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Thomas Greenway (March 25, 1838-October 30, 1908) was a politician, merchant and farmer. He served as Premier of Manitoba from 1888 to 1900. A Liberal, his ministry formally ended Manitoba's non-partisan government, albeit that a de facto two-party system had already existed for some years.
Greenway was in Cornwall, England, emigrating to Canada with his family in 1846. He began his political career in Ontario, contesting Huron South for the Conservative Party in 1872. He narrowly lost this race to Liberal Malcolm Colin Cameron , and suffered the same result in 1874. Cameron's 1874 victory was overturned for illegal campaign activities, however, and Greenway was elected unopposed the following year. He entered parliament as an Independent Conservative , in opposition to Alexander Mackenzie's Liberal government.
Greenway's affiliation with the Conservative Party was always tenuous. He opposed protectionism, and in 1876 voted for the budget of Liberal Finance Minister Richard Cartwright. He generally favoured the Liberals for the remainder of his time in parliament (though continuing to sit as an Independent), and stood aside in favour of Cameron in 1878.
Greenway moved to Manitoba in 1879, having acquired a large tract of land in the province's southwestern corner (with financial backing from Cameron). When a provincial election was held on 16 December of that year, he was elected unopposed in the riding of Mountain. Greenway again referred to himself as an Independent Conservative , and sought to represent his constituents in the manner of an independent country politician; however, he soon became known as a leading opponent of John Norquay's government.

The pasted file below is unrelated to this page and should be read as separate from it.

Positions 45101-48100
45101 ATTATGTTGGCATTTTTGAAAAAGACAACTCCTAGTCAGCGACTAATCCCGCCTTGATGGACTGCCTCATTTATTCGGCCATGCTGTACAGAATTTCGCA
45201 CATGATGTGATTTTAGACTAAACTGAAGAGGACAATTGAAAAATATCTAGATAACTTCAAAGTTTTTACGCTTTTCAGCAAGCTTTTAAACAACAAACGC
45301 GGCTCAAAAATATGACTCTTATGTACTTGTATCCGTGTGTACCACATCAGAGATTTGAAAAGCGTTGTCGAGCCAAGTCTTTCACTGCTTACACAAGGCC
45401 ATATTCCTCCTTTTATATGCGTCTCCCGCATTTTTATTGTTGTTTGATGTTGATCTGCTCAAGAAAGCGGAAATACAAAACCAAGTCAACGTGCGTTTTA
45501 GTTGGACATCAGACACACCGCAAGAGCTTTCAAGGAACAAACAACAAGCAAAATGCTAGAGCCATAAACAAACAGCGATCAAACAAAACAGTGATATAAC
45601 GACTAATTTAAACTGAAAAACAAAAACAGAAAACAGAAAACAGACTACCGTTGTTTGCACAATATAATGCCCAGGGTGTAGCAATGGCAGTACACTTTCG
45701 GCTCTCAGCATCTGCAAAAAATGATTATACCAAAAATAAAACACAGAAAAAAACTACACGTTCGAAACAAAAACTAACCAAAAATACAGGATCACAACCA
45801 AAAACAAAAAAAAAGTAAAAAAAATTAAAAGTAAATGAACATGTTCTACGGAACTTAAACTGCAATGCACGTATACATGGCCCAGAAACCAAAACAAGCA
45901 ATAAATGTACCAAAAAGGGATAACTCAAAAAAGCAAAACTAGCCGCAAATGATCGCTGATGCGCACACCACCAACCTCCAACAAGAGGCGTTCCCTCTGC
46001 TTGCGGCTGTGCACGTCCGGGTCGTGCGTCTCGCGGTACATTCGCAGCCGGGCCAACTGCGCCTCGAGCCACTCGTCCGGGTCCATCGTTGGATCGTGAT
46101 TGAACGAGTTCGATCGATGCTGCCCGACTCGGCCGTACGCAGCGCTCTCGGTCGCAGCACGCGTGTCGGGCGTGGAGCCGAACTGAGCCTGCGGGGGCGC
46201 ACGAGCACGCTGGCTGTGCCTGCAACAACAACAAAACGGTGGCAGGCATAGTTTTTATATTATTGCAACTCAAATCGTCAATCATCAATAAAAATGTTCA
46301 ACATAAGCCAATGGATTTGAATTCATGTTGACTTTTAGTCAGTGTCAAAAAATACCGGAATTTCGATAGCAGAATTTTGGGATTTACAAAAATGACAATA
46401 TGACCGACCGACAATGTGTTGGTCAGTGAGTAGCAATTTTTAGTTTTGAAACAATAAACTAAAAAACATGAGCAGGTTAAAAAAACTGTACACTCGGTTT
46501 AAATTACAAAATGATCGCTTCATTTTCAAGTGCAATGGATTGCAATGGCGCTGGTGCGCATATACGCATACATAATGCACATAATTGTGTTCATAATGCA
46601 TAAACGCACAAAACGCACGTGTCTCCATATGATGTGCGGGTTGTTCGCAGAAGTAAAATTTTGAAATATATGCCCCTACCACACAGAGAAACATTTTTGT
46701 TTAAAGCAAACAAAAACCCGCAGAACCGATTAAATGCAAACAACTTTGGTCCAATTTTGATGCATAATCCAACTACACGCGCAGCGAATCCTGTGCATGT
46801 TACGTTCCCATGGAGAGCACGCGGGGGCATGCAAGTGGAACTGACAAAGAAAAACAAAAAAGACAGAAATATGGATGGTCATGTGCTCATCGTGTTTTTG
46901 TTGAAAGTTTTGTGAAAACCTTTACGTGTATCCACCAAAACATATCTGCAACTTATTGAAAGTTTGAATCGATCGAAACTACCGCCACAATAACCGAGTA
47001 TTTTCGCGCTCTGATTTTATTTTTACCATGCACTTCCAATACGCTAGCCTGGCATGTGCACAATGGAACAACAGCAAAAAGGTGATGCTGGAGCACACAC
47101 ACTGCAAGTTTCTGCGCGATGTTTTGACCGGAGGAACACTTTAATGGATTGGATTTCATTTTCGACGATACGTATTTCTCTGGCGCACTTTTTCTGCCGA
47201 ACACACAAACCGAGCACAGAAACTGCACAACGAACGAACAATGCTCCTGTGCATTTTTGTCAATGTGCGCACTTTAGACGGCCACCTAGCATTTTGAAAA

When Prime Minister John A. MacDonald disallowed Manitoba's local railway legislation in 1882, Greenway formed an opposition group known as the Provincial Rights Party, which ran 15 candidates in the provincial election of 1883. Although it did not achieve immediate success (Norquay's government won 21 of 30 seats), it emerged as the most powerful voice on the opposition side. Greenway had to fend off a personal challenge from Premier Norquay, who ran as a candidate in Mountain as well as his own riding of St. Andrew's. If Norquay had hoped to silence the strongest opposition voice by this tactic, he was unsuccessful; Greenway won the riding by 330 votes to 244.